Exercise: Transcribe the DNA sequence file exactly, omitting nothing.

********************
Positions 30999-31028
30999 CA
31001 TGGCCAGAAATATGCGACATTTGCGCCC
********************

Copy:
Positions 30999-31028
30999 CA
31001 TGGCCAGAAATATGCGACATTTGCGCCC